There are recruiters at private career agencies that would help you with initial job search orientation, but you need to do your homework. If you’re not sure – check the open positions in your favorite companies and try to see where you would fit. It is your job to know what you want to do, so make a decision and let the creator know.

Myths #2 Recruiters do not read resumes

Wrong. This is another misconception that recruiters never actually read your resume, they just put them inside auto scan or use a software to look for keywords fitting the vacancy. In fact, there are big industrial companies that use such software, but most of the recruiters in Israel do read your resume.

Shahar Keyvan, a talent acquisition specialist at Verint, assures she reads resumes personally, at least the first section.

At times Shahar can go through fifty resumes a day to fulfill one vacancy within four weeks time. Therefore, as our expert in career management Dr. Dafna Shaked points out, it is essential to include in your resume four sections. They are — name, contacts (including all your Linkedin, professional blogs, websites, etc.), education, job experience and professional qualities that fit the vacancy you are applying. It is also essential, to keep it a one-page document and use numbers to give a clear picture of your experience and achievements.

Myths #3 Recruiters don’t understand job needs

This myth is popular among candidates for vacancies in the IT industry. However, the Israeli job market for recruiters shows, it is not so easy for anyone to become one. Most recruiters for top companies need to have demonstrable experience in their industry.

According to Dr. Dafna Shaked, recruiters study the organizational needs and the position’s descriptions in depth. The recruiters have regular meetings with the hiring managers to understand their needs and have the ability to identify those needs in candidates quickly. Don’t forget they do hundreds of phone calls to candidates, and can have over ten years of experience in recruitment.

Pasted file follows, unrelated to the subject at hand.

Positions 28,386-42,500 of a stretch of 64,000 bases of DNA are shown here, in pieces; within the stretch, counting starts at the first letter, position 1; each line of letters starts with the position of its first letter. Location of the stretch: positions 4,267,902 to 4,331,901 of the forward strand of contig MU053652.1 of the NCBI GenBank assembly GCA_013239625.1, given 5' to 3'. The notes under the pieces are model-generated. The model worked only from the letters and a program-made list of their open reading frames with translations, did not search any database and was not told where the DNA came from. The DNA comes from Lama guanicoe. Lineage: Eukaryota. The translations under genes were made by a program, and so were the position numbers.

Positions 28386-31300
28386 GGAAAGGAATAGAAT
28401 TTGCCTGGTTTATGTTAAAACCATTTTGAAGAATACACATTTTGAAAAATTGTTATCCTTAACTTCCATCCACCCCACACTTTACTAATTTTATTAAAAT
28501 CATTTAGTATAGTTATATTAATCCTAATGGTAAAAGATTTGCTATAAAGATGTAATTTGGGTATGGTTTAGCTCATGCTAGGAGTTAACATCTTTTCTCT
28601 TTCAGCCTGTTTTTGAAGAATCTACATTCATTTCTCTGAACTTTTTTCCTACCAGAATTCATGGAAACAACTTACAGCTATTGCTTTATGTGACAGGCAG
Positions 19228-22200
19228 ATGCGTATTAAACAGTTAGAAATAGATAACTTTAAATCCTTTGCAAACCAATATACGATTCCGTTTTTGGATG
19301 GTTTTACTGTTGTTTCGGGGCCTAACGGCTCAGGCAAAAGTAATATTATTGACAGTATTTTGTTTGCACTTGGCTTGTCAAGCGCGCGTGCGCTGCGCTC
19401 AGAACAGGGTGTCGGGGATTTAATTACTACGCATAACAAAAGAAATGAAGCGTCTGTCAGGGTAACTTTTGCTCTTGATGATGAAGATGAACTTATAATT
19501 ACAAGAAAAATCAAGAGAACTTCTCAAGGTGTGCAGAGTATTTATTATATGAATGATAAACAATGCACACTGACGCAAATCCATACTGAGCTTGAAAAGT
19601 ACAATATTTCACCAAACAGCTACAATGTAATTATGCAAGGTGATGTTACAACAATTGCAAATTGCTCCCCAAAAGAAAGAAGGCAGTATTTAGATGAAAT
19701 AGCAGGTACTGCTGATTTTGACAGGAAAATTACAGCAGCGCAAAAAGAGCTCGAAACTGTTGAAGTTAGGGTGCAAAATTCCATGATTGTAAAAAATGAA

Now that we have uncovered the three leading myths about job recruiters in Israel, your interaction with them should be more pleasant and fruitful. The key is to take your career into your own hands and remember that a recruiter is your partner in getting the dream job. Add to it a well-organized resume that shows your advantages, real experience and you are one step closer to your dream job.

Good luck on your job search!

About the Author
Nadia Katzir is a young woman from Russia - Siberia, who came to live in Israel and loves it. As someone, who chose to be in Israel not as a returning jew, she cannot count on the extended family network, the institutional help of absorption or Jewish agencies. Nadia makes her way based on the social connections found mainly through her networking and social media. She writes about people, who create art, communities, opportunities and her life in Israel at Haifisha.com, a website for social events updates and community life for English speakers in Haifa. In the past, Nadia worked in different international cooperation, education and NGO promoting projects in Russia, including the only news agency for social subjects in Russia - Agency for Social Information.